Paragraph 20 - noting the influence of Internet bloggers
Paragraph 23 - alleging that the defendants obtained synch licenses to use other songs in the film. Does this implicate bad-faith or willfulness? If Defendants' affirmative defense is Fair Use, there is split authority on whether bad-faith precludes a fair use defense. Judge Leval (and others) argue that a defendant's bad faith has no place in fair use analysis.
Paragraph 25 - end credits list Imagine, but do not state that permission was granted. Again, how does this implicate bad-faith or willfulness? Fair use?
Paragraph 36 - seeks permanent injunction and damages on copyright claim
THIRD CLAIM - is based on The Lanham Act sec. 43(a), infringement of unregistered mark. Does Dastar Corp. v. Twentieth Century Fox Film Corp., 539 U.S. 23 (2003) foreclose this claim? Dastar holds that the section 43(a) does not apply to claims arising out of a failure to attribute or credit the origin of creative work; rather, such claims are cognizable under the Copyright Act. Are Plaintiffs making such a claim? See Contractual Obligation Productions LLC v. AMC Networks Inc., No. 04-cv-2867, 4/7/08 N.Y.L.J. "Decision of Interest" (S.D.N.Y. March 25, 2008). It appears that rather than alleging that Defendants are failing to credit the origin of Imagine, Plaintiffs' claim is a sponsorship claim.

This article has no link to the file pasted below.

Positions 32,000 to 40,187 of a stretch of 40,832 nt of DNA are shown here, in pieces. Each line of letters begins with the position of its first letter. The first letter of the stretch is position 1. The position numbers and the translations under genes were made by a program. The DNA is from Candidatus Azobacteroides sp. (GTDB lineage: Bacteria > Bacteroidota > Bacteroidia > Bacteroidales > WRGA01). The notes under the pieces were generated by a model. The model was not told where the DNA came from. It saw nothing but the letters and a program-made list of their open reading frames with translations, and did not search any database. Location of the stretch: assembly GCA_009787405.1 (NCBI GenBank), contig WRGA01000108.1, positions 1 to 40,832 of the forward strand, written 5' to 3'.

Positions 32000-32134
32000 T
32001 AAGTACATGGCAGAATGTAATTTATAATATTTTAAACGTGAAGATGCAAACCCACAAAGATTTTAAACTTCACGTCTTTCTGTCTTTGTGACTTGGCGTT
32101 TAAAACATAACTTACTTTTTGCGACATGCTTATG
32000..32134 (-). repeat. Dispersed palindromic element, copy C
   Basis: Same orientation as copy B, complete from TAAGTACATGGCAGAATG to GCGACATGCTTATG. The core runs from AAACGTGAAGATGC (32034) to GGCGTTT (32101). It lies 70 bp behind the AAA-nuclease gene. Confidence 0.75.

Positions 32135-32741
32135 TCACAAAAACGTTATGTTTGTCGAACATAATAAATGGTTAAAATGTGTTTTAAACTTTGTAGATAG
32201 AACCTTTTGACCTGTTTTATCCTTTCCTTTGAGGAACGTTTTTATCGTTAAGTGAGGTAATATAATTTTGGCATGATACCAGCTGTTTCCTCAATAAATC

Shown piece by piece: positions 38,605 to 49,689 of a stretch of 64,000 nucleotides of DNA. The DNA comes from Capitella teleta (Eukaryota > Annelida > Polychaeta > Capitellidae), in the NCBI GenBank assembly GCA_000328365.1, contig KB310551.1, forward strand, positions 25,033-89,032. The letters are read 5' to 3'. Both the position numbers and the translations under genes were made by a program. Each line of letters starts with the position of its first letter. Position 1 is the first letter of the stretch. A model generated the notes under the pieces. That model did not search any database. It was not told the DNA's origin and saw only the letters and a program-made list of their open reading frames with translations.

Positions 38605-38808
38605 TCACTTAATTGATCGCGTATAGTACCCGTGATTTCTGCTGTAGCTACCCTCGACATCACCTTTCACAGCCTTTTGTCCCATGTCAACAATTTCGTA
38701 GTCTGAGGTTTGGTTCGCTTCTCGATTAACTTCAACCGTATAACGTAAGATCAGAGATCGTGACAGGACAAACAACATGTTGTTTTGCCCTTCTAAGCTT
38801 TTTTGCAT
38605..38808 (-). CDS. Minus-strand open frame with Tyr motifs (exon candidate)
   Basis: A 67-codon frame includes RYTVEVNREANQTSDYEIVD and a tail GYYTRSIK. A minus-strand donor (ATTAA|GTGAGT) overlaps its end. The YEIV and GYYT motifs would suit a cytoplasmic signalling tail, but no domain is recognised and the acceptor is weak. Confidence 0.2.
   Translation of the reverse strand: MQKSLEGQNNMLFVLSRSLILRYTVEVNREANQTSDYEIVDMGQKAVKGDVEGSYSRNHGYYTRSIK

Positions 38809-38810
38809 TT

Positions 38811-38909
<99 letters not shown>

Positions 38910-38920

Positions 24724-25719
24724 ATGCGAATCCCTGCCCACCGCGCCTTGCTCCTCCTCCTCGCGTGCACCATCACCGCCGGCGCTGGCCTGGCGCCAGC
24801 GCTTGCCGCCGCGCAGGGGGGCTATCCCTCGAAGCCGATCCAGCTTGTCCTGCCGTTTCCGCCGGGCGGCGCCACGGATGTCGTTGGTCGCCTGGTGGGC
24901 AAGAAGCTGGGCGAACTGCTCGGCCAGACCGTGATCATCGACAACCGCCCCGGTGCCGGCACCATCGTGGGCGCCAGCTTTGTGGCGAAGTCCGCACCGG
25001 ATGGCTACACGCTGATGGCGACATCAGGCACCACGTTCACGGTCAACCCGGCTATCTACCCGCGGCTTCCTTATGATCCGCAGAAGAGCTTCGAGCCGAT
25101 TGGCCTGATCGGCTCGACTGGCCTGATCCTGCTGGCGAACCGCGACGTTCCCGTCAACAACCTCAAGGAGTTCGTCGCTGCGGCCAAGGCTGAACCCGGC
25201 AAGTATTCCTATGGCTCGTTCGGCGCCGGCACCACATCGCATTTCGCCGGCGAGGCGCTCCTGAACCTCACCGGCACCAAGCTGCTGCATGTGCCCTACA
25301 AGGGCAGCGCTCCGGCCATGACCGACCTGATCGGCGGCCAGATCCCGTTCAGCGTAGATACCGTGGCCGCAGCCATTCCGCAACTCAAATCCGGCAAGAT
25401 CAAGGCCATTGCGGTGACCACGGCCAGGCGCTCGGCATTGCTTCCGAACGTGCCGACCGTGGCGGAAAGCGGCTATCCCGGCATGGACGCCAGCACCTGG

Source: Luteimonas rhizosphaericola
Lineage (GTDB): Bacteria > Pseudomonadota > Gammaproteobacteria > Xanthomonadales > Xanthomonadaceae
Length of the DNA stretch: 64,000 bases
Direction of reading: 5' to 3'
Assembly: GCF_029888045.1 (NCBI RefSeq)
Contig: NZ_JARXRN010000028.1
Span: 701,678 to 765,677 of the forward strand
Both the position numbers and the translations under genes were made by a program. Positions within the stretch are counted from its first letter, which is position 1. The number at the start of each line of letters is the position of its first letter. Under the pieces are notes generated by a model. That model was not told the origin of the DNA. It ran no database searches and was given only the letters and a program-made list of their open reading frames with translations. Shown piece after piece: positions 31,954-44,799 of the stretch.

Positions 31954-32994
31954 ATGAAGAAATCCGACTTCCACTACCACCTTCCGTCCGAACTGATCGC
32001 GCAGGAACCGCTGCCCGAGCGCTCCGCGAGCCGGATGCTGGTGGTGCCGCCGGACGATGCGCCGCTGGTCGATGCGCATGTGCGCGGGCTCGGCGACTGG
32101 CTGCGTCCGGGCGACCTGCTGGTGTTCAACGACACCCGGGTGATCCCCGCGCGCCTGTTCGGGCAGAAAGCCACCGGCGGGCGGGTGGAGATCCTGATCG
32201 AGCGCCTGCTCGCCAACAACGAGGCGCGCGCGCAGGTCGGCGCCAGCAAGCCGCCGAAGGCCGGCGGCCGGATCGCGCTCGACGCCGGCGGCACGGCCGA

Exhibits A & B - Noticeably absent is an SR registration. Imagine is a Pre-72 work; thus, Plaintiffs include publishers of the song, but not a record label. However, state common law copyright may protect Pre-72 recordings - why do Plaintiffs omit a common law claim from their complaint?